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Symposium Highlights

Published onApr 17, 2018
Symposium Highlights

John Morton:

“Department of Defense key players understand deeply that climate change is happening. They've seen it and they've seen it for long periods of time. They have a leader in Secretary Mattis who is now on the record as recognizing publically that climate change is happening. That obviously puts him at odds with his boss, the President of the United States. But within the Department of Defense, he calls the shots and he makes decisions about how to allocate budgets, how to allocate priorities.

 So we have the Secretary of Defense on the record saying that he and his department are going to take climate change into account. He knows this because, of course, Annapolis floods on a high tide day, because sea lanes are opening in the Arctic and posing all sorts of new geopolitical challenges that simply did not exist two, five, or 10 years ago.

 He knows this because there's a dramatic rise in the number of environmental refugees around the world that are posing serious security considerations. The good news is the military understands. The second piece of good news is that our states and local governments get it and I think we will continue to see significant leadership at the state and local level where the federal government begins to pull back.”

Jim Goudreau:

 “ . . . from my perspective having served in the navy for two and a half decades, as a logistician first and then as someone who was responsible for climate and energy resilience issues inside the Pentagon is that the military tends to be a very practical organization and the reality is change is happening. If you take a look at what we need to do and why we've taken action, why we're thinking about certain things, there's a compelling need for action. Anytime you do something across the military it's because there is change that we recognize or there's the risk for change. The military, especially in the US military, thinks not in terms of quarterly earning cycles or any other reports, but decades, tens of decades.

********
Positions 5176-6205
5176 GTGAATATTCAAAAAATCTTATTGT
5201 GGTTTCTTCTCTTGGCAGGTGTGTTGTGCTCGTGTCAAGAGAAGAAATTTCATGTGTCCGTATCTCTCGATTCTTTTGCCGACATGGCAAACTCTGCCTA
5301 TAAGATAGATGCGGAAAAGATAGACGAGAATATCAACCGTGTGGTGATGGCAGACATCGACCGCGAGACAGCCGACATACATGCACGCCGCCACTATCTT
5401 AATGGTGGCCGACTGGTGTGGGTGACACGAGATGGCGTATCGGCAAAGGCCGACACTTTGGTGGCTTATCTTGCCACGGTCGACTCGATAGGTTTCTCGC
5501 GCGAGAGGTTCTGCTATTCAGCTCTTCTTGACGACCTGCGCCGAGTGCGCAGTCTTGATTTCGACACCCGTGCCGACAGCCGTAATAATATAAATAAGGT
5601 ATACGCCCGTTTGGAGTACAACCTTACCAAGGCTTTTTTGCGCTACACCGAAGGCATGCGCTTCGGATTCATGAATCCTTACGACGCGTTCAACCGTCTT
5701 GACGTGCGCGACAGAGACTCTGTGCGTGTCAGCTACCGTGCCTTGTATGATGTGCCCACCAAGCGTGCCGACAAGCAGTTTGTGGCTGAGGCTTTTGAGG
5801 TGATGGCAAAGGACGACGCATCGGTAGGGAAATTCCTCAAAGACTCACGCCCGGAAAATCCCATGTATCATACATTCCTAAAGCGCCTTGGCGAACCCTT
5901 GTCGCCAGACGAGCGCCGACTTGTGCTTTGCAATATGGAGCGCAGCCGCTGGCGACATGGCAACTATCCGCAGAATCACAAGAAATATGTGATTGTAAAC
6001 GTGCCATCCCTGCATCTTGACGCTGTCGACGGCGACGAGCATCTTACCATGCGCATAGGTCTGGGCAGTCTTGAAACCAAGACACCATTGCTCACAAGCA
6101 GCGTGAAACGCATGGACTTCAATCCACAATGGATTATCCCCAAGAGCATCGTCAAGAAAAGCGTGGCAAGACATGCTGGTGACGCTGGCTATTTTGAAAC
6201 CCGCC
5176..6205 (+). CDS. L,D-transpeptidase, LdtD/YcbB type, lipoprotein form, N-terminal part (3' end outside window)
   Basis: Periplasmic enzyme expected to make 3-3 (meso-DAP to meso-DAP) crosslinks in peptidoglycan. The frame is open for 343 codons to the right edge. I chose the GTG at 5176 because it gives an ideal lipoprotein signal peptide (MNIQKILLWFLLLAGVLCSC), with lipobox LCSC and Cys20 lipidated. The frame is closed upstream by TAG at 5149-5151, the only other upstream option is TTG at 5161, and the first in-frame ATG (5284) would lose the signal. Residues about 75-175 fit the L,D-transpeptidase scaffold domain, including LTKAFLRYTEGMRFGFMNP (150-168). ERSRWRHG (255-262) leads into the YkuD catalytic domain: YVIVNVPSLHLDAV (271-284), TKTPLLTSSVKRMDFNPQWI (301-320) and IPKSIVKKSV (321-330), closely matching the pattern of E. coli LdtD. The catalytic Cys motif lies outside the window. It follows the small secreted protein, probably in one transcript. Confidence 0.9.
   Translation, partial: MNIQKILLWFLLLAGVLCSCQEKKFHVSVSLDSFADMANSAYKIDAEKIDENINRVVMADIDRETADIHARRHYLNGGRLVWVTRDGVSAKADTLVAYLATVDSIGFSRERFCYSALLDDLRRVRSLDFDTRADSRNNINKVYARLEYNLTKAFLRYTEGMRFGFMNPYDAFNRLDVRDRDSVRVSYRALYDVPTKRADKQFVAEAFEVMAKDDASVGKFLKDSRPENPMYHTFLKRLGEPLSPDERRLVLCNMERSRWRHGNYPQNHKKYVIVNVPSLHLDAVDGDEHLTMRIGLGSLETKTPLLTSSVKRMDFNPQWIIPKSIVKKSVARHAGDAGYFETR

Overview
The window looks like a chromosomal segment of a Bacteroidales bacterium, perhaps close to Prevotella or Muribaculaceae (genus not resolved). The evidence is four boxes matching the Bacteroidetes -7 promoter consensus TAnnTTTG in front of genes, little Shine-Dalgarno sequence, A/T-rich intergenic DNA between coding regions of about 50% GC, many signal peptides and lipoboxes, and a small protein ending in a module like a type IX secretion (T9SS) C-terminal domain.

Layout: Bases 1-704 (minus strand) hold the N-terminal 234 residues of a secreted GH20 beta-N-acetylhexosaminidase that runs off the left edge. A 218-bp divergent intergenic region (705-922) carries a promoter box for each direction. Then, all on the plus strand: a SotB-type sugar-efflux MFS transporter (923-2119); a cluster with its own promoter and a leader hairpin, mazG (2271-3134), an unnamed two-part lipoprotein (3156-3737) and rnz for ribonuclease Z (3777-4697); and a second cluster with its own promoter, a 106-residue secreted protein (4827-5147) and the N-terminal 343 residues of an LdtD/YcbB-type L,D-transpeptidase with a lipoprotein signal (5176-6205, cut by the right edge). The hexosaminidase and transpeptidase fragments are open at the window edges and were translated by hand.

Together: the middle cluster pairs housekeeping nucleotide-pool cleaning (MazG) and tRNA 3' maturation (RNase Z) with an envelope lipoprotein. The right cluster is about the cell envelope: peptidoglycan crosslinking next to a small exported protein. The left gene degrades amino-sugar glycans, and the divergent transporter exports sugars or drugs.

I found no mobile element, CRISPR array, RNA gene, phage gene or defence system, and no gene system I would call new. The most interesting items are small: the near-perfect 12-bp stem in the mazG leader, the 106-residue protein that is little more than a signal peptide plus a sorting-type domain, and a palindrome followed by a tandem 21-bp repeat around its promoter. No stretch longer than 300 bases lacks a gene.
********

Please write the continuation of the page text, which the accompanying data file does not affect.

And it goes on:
From a strategic perspective, if you want to change course, if you want to anticipate a risk or a threat, you have to see beyond the horizon, because if you want to do something inside our government, it takes decades to create a new program, to resource a new program that has the right things in place.

 From the perspective of whether you get locked into why the change is happening, the root cause of change, how rapidly is it happening, what model are you using, is the model wrong, is it right, every model is wrong. There’s good enough actionable intelligence to do something, to react to that change, to anticipate the change, and hopefully shape the future in a way that you want as opposed to simply reacting time after time, just body blow after body blow after body blow.”

Sarah Light:

“it's really important to distinguish national security from energy independence. The March 28th executive order signed by President Trump is all about energy independence, that’s about domestic coal. Whereas national security arguably is something different.

I think it's very important to be really specific about what we mean, and there is a risk of backlash. Edward Maibach who is a climate communication author and Teresa Meyers did a study a few years ago. They had this vision that America is divided into six different groups, from highest belief in global warming to lowest belief in global warming, or from most concerned to the least concerned.

They compared three different potential frames: one was the national security frame, one was the environmental frame, and one was the public health frame. What they found, they were asking for affective response, what's your emotional response to this message? What they found was that, if you looks at what makes people angry, the people who were most dismissive of climate change got the most angry when they were presented with the framing that this is about national security.

So yes I also believe that framing climate as a national security issue is something that has the potential to cross the political spectrum, and I continue to test that, but there are some studies out there, that suggest there may be political backlash. I think that's important to keep in mind.”

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